“Daughter of Forgottonia.” Liz Schleicher describes a family rooted in a plot of land near where the Illinois River joins the Mississippi. Guided by a matriarch, they have lived well there: “it is extraordinary that a simple farm wife, uneducated, poor, and without power, could bring such an abundance of grace into the world through the simple work of her hands. If Christ is the River of Life, Edna was a branch of that holy stream, bringing plain, sweet, healing water to all those who gathered around her in a world of fire.”
“The American Heritage of Freedom in the Liberal Arts.” Paul D. Moreno draws on John Winthrop to consider the nature of true freedom: “The purpose of a liberal education is to guide you along the path of recognizing what the good is—to illuminate how one ought to use the liberty you possess properly. Liberal education is about meditating on what it means to be a human being and also about how we ought to live in accordance with the understanding of what a human being is.”
“The Incredible Shrinking Future of College.” Kevin Carey outlines some of the possible consequences of fewer high school graduates and fewer students matriculating at colleges: “The financially motivated vocationalization of less selective colleges and universities will further divide students by income and class. First-generation students are not going to discover their calling in academia at the local university if all the quiet and quirky majors have been eliminated in the name of financial efficiency.”
“Transforming Coal Country in Shamokin, Pennsylvania.” The first episode in Tony Pipa’s new podcast, Reimagine Rural, is excellent. He visits Shamokin, PA and talks with residents finding creative ways to revitalize a town that’s fallen on hard times.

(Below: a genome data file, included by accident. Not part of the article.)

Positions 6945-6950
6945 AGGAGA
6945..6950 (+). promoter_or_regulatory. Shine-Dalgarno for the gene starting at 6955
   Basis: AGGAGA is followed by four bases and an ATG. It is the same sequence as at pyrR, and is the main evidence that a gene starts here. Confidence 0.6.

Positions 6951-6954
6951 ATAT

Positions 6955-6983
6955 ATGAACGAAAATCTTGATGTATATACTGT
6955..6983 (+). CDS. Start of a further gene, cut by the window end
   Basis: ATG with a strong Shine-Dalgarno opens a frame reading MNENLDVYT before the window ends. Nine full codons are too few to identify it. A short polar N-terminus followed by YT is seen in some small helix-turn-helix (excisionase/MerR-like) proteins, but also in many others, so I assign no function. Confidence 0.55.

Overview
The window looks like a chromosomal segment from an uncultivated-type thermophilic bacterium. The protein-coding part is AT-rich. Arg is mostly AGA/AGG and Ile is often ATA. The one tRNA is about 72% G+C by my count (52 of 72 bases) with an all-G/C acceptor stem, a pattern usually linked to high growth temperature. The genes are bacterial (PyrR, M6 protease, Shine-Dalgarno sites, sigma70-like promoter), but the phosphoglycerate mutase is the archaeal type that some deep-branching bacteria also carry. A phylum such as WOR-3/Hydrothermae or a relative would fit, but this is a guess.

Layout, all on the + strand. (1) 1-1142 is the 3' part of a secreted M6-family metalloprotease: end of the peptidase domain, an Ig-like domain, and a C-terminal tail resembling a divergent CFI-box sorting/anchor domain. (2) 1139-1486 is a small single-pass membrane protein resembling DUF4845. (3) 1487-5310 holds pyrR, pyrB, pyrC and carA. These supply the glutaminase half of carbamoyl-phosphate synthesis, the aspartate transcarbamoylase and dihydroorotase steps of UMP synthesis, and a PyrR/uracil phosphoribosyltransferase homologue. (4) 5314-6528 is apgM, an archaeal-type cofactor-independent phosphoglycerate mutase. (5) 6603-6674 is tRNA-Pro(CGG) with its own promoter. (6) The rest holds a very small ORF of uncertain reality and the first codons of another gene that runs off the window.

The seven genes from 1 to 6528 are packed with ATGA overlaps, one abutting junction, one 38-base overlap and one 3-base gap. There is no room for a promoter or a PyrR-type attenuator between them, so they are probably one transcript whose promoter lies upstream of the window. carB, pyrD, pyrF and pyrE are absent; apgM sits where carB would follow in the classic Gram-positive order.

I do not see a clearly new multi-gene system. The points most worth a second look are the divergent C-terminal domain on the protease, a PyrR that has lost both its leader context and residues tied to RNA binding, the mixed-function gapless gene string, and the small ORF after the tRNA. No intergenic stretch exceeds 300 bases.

“Basically Everything on Amazon has Become an Ad.” Jason Del Rey traces the increased role that ads play on Amazon’s marketplace. While Amazon’s market share gives it many opportunities to profit from its sellers, its customers now pay more and have a harder time finding good products: “Amazon is positioning itself to become an even bigger player in the overall ad industry in the years to come. The profits the ad division generates are crucial to Amazon’s core shopping business, and the data and technology the tech giant provides to marketers are setting the company apart from most other ad firms.”
“Perennial Rice Could Raise Yields and Cut Costs.” Sarah Kuta reports on the promising developments and continued challenges of new perennial rice varieties.
“Can This Chicken Company Solve America’s Food Waste Problem?” Lisa Held profiles a company that aims to feed food scraps to chickens—at massive scale: “with its plan to capture a portion of the estimated 3 million tons of food waste retailers send to landfills to eventually feed hundreds of millions of chickens each year, Do Good appears poised to make a real dent. However, an industrial-scale solution to an industrial problem is likely to raise questions among those who believe a better food system requires a deeper transformation.”